The economy is down. Inflation is up. It’s getting harder and harder to make ends meet. Maybe you have a growing family. A mortgage to pay off. Student loans, car leases, credit card bills. The costs keep piling up but the income doesn’t seem enough to cover them all. Unsurprisingly, 13 million members of the American workforce have a second job, according to this report by the United States Census Bureau.
Managing a 9-5 and Work-From-Home Gig
Finding a job in this economy is not easy. So if you have a steady 9 to 5 job, you’re among the lucky ones. But a single steady job may not always be enough to make ends meet, which is why so many people look for second, Part time jobs from Marketing Services guru.com . Thanks to the internet, I can work from home as a freelancer using nothing more than my laptop and Spectrum internet plans. The thing is, it can become difficult to manage both gigs simultaneously.
When the clock strikes 5, most people pack up and head home to relax. But not you and me. For us, it is time to reset our brain and prepare to work several hours longer when we get home. If you’re not careful, it can be very easy to let the dual workload overwhelm you. Trust me, you do not want to end up losing your mind or burning out. These 6 simple tips can help you maintain a stronger balance between your 2 jobs and do justice to both of them:
- Stick to a Schedule
- Know Your Goal
- Remember to Unwind
- One Day For Yourself
- Lifehacks are Important
- No Detours
Let’s take a closer look at these tips below.
Stick to A Schedule
If you’re planning on working 2 jobs for the foreseeable future, it is usually a good idea to have your week planned out beforehand. You’re bound to have multiple commitments from both your jobs, so it pays to plan out your schedule meticulously. Remember, the unexpected is bound to happen. So don’t stress too much if something disrupts your schedule. Allocate some time at the end of every week to map out your tasks for the coming one. Then handle invitations and unexpected commitments based on what your schedule says.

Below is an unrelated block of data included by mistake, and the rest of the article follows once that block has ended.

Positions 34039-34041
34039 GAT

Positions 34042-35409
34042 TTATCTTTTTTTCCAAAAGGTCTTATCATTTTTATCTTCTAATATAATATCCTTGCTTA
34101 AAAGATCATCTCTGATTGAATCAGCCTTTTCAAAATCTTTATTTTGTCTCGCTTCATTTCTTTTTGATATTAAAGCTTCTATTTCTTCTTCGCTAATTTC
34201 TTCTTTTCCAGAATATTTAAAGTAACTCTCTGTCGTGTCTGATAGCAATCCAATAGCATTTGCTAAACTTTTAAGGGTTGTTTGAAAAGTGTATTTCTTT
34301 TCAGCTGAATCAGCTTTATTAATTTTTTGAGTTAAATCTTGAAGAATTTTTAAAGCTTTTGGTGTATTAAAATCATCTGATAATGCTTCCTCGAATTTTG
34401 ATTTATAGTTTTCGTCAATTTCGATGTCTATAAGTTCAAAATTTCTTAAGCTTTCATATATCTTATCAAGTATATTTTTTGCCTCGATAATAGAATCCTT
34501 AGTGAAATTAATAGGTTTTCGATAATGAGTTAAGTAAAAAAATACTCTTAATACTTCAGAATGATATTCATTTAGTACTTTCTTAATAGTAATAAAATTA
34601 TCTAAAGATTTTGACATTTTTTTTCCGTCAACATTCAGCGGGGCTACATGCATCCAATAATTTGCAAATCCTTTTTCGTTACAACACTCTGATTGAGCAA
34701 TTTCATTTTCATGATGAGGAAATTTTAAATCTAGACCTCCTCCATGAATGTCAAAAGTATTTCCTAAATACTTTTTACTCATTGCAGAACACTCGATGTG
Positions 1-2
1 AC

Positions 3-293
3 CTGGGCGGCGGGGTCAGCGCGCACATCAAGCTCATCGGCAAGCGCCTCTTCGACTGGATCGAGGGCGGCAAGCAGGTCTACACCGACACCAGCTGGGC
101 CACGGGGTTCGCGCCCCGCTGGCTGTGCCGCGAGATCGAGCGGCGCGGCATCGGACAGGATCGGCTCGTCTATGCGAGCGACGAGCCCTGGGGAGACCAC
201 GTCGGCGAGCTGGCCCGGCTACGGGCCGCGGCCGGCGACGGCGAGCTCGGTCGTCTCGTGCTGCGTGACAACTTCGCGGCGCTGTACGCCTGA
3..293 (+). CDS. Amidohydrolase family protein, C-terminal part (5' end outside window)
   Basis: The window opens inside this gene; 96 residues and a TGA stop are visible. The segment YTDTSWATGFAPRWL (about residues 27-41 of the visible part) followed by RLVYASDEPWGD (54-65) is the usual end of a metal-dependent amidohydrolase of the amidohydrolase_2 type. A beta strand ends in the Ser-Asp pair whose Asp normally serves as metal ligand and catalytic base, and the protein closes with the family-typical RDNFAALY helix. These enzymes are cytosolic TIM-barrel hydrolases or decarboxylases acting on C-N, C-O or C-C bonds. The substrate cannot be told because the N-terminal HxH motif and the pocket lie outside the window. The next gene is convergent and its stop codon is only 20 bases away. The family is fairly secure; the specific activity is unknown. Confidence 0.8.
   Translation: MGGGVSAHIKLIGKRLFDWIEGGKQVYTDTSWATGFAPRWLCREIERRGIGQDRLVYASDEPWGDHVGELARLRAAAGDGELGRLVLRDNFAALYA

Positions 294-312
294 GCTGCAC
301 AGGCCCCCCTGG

Know Your Goal
Don’t make the mistake of falling into the greed trap and ruining your health trying to earn every last dollar out there. Set an earning goal. Figure out how much you need to earn from your work-from-home job, and work accordingly. Your goal should be to only work as many hours needed to reach the needed income level for the month. This will lead to a better balance with your fulltime job without impacting your physical and mental health.
Remember to Unwind
Much like the greed trap is the grind trap. People get addicted to the daily grind, hustling to make money, and trying to get ahead in life through hard work. What happens is people end up working 7 days a week, using their weekends or days off to make more money working from tiny home. This is a surefire recipe for disaster. If you value your sanity, remember to do one thing every day that you enjoy doing. It will help you relax and unwind. Keep one day of the week for self-care and self-care alone.
One Day For Yourself
Keep one day of the week for self-care and self-care alone. If you want to ask why one day a week for yourself is important, a few weeks of working non-stop will show you. You should have one day every week where you do not think about work. Instead focus on all the tasks you accomplished this week. This will help give you a sense of accomplishment, while also giving you some much-needed time off.
Lifehacks are Important
Since you’re working 2 jobs, your spare time is at a premium. If you only have a very limited number of hours a day when you’re not working, you want to ration them carefully. Lifehacks are one of the ways you can cut a lot of time that you would otherwise spend doing chores. Do a quick 30-minute workout during lunch break and save yourself going to the gym.
Prep and freeze your week’s meals on your day off. That way all you have to do is reheat them and eat, as opposed to taking out time to cook every day. Look for easier and quicker ways to do things that aren’t directly helping you earn an income.
You have to learn how to say no to even tempting offers that deviate from your work schedule. An hour’s detour on your way home does not sound like a bad idea at the time. But it’s only when you get home that you realize how tired you are and how much the detour ate into your time.
I stopped at a friend’s once on my way home, only to find out my home phone service and my internet were on the fritz. I could have asked for customer support much earlier, instead of wasting time over drinks. Remember, you have a very finite amount of time and energy to balance between 2 jobs as well as your other responsibilities. Don’t jeopardize your schedule, and learn to say no to things that will take you on a detour.